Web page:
HANTKE, ARTHUR (Menahem ; 1874–1955), Zionist leader. Born in Berlin, the son of a religious family from the district of Posen, Hantke was in 1893 a founding member of the Juedische Humanitaetsgesellschaft, a society of Jewish students in Berlin, which in the course of time adopted a Jewish national outlook. He joined the Zionist Organization soon after it was founded in 1897. In 1905 he became a member of the Zionist General Council of the World Zionist Organization and was appointed director of the office of the Zionist Federation in Germany. From 1910 to 1920 he served as president of this organization. At the Tenth Zionist Congress held in Basle (1911) he was elected to the Zionist Executive, a post in which he was responsible for financial and organizational affairs. During World War i he was charged with important political tasks, one of which was to establish contact with the German Foreign Ministry on behalf of the Zionist Organization. After the publication of the *Balfour Declaration in London he attempted to obtain similar declarations from the Central Powers and succeeded in obtaining a pro-Zionist statement from the Austro-Hungarian foreign minister, Count Czernin (Nov. 17, 1917). After the war he lived for a time in London, where he continued to deal with organizational affairs of the Zionist Organization. In 1920 he was put in charge of the Central European department of the *Keren Hayesod and of the Berlin office of the Zionist Organization. In 1926 Hantke settled in Palestine, and from then he served (with L. *Jaffe until 1948) as the managing director of the head office of the Keren Hayesod in Jerusalem. The moshav Even Menahem on the Israel-Lebanese border is named after him.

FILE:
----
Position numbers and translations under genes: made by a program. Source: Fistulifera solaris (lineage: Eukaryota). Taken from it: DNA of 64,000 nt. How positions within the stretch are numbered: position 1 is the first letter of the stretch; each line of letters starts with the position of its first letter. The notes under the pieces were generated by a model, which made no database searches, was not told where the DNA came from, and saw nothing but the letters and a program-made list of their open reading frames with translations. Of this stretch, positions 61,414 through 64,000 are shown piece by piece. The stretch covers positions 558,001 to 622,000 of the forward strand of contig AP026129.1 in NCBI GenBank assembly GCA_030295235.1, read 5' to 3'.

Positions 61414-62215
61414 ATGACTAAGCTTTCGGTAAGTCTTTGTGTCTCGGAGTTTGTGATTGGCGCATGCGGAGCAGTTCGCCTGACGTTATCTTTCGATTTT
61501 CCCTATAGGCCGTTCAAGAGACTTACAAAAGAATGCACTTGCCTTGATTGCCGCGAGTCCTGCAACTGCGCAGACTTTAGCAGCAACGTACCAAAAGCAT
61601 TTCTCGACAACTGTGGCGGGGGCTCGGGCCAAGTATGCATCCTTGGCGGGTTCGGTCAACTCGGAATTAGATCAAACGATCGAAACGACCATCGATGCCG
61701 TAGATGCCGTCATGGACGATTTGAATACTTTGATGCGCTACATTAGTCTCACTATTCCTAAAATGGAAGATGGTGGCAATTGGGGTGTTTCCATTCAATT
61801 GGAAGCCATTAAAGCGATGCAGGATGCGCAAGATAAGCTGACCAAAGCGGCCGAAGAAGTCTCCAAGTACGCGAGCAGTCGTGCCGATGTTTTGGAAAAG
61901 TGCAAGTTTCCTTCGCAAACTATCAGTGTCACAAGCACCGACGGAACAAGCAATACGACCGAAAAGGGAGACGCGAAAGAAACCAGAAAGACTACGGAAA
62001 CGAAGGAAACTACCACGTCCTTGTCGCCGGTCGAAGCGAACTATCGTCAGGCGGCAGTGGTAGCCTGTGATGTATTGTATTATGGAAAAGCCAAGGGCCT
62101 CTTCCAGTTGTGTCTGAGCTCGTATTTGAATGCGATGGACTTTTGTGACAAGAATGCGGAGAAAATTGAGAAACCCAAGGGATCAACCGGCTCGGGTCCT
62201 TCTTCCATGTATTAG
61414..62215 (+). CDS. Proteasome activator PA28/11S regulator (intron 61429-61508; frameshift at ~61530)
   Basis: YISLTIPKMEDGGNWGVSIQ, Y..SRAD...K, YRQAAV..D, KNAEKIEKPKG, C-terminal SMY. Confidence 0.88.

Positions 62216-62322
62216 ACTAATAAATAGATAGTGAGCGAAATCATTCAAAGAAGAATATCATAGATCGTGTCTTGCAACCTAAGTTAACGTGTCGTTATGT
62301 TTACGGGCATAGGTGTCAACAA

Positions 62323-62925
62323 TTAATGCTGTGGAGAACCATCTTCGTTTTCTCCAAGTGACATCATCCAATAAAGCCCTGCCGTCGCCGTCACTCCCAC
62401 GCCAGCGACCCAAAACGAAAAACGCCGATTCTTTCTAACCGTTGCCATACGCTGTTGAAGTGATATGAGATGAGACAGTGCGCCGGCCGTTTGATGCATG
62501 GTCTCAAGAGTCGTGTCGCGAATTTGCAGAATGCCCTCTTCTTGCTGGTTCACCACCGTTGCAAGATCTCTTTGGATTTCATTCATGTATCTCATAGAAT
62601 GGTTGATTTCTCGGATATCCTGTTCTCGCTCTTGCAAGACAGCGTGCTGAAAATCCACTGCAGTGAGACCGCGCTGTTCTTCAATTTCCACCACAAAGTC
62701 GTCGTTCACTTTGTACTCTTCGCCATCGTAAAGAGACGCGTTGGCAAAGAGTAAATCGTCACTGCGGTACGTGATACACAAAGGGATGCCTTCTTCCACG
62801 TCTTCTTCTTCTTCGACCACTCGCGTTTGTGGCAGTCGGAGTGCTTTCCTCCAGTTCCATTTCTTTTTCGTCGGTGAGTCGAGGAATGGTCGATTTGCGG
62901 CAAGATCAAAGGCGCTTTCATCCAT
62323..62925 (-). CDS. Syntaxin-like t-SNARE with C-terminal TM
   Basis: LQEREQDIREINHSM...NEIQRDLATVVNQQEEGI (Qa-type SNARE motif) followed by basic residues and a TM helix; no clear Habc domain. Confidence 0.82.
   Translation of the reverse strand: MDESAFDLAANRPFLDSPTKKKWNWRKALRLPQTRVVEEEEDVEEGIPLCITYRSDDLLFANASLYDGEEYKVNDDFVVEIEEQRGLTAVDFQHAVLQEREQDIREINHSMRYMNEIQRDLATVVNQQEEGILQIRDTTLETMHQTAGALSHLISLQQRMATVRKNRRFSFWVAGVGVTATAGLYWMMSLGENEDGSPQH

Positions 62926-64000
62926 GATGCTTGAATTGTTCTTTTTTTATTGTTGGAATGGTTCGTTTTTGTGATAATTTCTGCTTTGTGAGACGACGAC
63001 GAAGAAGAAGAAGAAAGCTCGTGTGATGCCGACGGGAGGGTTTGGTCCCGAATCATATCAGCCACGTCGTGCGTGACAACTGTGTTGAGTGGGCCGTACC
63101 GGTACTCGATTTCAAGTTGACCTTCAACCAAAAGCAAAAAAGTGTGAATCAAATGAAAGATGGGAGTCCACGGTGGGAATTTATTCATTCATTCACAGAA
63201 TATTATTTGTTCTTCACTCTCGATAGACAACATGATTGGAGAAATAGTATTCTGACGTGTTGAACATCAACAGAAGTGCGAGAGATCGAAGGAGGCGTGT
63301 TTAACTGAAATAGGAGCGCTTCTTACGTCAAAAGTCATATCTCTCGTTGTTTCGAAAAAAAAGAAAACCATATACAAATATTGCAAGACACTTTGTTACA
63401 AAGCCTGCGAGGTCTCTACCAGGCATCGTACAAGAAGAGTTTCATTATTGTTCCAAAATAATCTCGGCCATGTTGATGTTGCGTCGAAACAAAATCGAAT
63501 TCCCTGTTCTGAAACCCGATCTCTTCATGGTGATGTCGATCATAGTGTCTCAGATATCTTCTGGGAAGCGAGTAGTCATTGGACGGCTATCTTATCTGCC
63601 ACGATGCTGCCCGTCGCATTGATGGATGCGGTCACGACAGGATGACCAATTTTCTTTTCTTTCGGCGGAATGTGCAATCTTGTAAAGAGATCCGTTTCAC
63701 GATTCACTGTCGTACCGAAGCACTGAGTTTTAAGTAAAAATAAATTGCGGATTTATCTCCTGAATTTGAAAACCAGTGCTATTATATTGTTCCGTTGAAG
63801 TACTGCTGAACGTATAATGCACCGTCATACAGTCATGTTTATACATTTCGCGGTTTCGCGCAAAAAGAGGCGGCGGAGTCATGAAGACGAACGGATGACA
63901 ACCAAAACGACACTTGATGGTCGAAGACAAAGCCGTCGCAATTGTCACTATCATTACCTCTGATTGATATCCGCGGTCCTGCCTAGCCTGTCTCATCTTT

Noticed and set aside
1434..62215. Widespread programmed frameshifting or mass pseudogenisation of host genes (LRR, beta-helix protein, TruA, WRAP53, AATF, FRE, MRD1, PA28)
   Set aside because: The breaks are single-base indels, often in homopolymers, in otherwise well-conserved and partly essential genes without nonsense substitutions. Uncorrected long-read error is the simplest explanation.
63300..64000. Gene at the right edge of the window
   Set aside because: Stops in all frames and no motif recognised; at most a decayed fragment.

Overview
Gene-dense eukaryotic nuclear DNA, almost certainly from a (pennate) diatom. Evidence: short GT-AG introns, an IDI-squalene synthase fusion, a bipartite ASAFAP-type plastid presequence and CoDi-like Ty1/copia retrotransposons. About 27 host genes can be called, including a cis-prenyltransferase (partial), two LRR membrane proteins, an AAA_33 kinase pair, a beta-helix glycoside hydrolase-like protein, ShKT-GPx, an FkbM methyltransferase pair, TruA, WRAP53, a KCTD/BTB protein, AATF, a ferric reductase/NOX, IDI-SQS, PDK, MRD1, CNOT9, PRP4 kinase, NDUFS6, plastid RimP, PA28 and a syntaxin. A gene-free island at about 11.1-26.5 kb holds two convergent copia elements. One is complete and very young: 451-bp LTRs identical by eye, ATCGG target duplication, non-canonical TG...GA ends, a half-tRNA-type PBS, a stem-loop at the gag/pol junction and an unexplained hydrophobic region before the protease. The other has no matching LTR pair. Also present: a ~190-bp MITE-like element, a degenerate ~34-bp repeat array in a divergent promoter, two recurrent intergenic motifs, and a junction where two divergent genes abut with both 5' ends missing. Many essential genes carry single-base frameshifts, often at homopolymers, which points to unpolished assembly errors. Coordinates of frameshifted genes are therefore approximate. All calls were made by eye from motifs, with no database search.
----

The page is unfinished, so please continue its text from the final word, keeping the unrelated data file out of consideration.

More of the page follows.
K. Blumenfeld, Erlebte Judenfrage (1962), index; R. Lichtheim, Toledot ha-Ẓiyyonut be-Germanyah (n.d.), index; I. Gruenbaum, Penei ha-Dor, 2 (1960), index; Z. Shazar, Or Ishim, 1 (19632), 108–18.
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